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4/27/2014 5:00 P.M. ET

Salvy looks to build off three-hit performance

BALTIMORE -- Catcher Salvador Perez broke out of a 1-for-29 swoon in a big way on Saturday night with three hits in the 10-inning, 3-2 loss to the Orioles.

In the 10th inning, he banged a two-out double to deep right field although the Royals couldn't turn it into a run.

Perez believes that he and the rest of the Royals, who generally have been in an offensive funk, are ready to break loose.

"It's going to happen, we're going to get there," Perez said.

Perez went into Sunday's game with a .226 average after compiling a .301 mark in his first 2 1/2 seasons with the Royals.

"He just went through a slump," manager Ned Yost said. "He's working his way through it. A lot of times a slump will start with a little mechanical issue. He was drifting a little bit, getting a little too far out front. And then, you start to press a little bit and it makes it worse. Then, you get to a point where you work on it hard, you get a couple of hits and, bam, all of a sudden, you're back swinging again. That's baseball, it's stuff that happens every day."

And, wouldn't you know, Perez added two more hits in four at-bats in Sunday's 9-3 victory over the Orioles. So, bam, he's on a 5-for-9 surge.

Escobar's left leg injury isn't holding him back

BALTIMORE -- Alcides Escobar's banged-up leg was good enough to have him playing shortstop and batting eighth for the Royals on Sunday.

In Saturday's 3-2 loss to the Orioles in 10 innings, Escobar was sprawled out trying to stop pitcher Danny Duffy's wild throw in the 10th when the Orioles' Jonathan Schoop slid into his left leg, causing a spike wound and soreness.

"It was a hard play, a tough play. It happens," Escobar said.

Escobar finished the game and was treated again on Sunday morning.

"It's good, I'm playing," he said. "It's fine. I'm getting treatment right now. I'm getting in the water -- cold pool and hot -- and getting ready for the game."

With Escobar hitting well -- .364 over his last 10 games -- a reporter asked manager Ned Yost why he didn't move Escobar up in the batting order.

"You've got to have some offense at the bottom of the order, too," Yost said. "I like where he's at. I like the speed at the bottom of the order, I like the fact that we've got a guy down there that's swinging the bat well, and can get on base for the guys at the top of the order."

Besides that, the only logical spot would be No. 2, held down by Omar Infante, who has been one of the Royals' top RBI men and is hitting .320 with runners in scoring position. So, Escobar will stay put for a while.

"He's been real productive and three weeks ago, you guys were asking why I wasn't pinch-hitting for him," Yost said. "So what's it going to be? Now, you're asking why I don't move him up?"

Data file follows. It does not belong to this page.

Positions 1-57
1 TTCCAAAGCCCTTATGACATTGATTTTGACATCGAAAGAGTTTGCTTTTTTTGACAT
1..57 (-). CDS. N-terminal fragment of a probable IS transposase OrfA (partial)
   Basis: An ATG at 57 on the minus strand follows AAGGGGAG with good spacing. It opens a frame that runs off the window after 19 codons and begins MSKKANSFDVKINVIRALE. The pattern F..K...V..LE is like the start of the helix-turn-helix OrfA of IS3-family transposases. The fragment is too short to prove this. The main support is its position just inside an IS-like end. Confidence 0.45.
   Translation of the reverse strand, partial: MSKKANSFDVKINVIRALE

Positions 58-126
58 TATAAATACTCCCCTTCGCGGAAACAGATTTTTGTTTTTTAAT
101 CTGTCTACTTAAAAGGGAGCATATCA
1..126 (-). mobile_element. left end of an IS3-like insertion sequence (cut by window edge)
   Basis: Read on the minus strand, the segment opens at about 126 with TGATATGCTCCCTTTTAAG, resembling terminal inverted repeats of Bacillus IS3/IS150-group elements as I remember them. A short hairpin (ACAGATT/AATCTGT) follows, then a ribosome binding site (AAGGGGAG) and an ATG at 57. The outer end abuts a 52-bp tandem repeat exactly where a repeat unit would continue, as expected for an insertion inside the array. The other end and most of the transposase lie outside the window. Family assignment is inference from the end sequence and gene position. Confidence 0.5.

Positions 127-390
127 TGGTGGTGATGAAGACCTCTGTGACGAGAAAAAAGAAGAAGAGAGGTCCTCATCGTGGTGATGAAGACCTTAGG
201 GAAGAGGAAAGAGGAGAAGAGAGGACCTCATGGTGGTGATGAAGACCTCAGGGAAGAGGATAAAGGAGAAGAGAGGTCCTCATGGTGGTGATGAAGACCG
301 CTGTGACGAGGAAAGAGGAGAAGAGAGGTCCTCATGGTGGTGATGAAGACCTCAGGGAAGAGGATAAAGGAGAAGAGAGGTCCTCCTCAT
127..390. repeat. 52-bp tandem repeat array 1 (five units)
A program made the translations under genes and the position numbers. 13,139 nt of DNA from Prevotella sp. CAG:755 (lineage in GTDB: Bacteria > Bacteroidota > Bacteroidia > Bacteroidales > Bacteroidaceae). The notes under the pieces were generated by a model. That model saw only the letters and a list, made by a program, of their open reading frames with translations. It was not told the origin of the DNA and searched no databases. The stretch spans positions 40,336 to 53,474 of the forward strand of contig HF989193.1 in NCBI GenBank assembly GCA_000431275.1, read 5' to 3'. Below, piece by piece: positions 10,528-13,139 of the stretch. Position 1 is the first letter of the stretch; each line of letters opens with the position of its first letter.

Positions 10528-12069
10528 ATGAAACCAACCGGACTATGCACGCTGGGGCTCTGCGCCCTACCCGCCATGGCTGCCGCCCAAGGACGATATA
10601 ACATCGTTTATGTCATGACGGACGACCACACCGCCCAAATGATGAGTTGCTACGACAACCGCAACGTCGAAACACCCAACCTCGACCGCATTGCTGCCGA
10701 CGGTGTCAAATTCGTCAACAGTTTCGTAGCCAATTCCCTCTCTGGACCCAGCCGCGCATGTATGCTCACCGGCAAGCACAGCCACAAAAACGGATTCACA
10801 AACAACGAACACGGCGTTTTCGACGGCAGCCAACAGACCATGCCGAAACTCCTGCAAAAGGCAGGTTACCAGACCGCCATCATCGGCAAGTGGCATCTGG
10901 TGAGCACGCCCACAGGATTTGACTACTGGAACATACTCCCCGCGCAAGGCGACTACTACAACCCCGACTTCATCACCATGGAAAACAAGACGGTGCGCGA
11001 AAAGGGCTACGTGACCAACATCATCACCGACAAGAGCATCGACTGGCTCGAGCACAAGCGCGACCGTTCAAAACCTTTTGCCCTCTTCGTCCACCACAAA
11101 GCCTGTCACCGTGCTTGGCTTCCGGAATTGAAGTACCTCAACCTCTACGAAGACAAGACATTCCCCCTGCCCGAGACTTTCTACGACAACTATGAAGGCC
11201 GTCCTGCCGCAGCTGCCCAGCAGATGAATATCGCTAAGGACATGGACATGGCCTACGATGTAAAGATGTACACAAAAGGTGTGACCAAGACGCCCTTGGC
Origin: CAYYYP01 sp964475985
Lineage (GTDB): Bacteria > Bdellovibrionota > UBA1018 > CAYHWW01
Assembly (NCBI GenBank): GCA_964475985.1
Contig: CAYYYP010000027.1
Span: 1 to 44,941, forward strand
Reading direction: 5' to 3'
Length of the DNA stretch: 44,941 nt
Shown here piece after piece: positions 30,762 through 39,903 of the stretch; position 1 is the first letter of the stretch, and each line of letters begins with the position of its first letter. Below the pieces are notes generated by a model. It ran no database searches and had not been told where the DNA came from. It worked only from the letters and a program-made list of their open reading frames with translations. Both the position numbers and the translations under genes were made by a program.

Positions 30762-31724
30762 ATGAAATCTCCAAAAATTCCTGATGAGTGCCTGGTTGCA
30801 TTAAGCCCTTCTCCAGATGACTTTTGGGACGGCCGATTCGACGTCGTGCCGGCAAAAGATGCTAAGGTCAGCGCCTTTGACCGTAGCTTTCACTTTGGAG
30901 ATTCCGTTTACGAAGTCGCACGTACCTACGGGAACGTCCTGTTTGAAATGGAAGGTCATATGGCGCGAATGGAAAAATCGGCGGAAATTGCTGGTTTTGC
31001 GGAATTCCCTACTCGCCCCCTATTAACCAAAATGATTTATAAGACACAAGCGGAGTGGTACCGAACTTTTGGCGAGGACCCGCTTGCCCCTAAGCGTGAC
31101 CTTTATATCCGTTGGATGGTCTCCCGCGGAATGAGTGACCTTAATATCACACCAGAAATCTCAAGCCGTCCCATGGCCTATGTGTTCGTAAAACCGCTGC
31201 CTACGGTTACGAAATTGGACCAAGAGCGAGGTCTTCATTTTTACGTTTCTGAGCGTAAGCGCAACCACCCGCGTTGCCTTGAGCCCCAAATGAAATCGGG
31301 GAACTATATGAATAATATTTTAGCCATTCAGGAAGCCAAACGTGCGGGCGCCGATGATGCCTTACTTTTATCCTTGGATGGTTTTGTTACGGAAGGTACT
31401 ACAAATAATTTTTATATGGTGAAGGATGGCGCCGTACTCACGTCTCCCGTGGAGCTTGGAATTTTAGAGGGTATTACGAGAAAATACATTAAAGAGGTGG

Yost was smiling when he said it.

Reliever Mariot playing left field wasn't plan

BALTIMORE -- OK, maybe the Royals wouldn't have had relief pitcher Michael Mariot playing left field on Saturday night after all.

That possibility was mentioned by manager Ned Yost after it appeared that shortstop Alcides Escobar might have to leave the game with an injury in the 10th inning. The bench was depleted.

However, designated hitter Billy Butler was seen slipping on his glove while Escobar was sprawled on the dirt, his leg hurting. He remained in the game, but what if he hadn't?

"We could've put Billy in the game, we could've done a lot of things," Yost said.

The most likely scenario that would have evolved, Yost decided, was using Butler at first base (and giving up the DH) with Alex Gordon moving from left field to third base, Mike Moustakas moving from third base to second, Omar Infante moving from second base to short and Eric Hosmer going from first base to left field.

Mariot would have stayed in the bullpen. The Royals lost, 3-2, on Nick Markakis' walk-off single in the 10th.

The talk about Butler at first base brought up the annual Interleague topic -- how would that position be handled when the Royals play at San Diego under National League rules on May 5-6-7? Butler or Hosmer at first?

"I haven't gotten that deep into it yet. We'll see," Yost said. "A lot of times if Billy's really hitting the ball good, you give him a start against lefties. If he's not swinging good, you use him off the bench as a pinch-hitter. But you've got to get there before you make a determination."

In the past, Hosmer has taken a turn in the outfield in Interleague Play, but that's not likely to happen at San Diego

"I'm not definitely saying no, but I doubt it," Yost said.

Dick Kaegel is a reporter for MLB.com. This story was not subject to the approval of Major League Baseball or its clubs.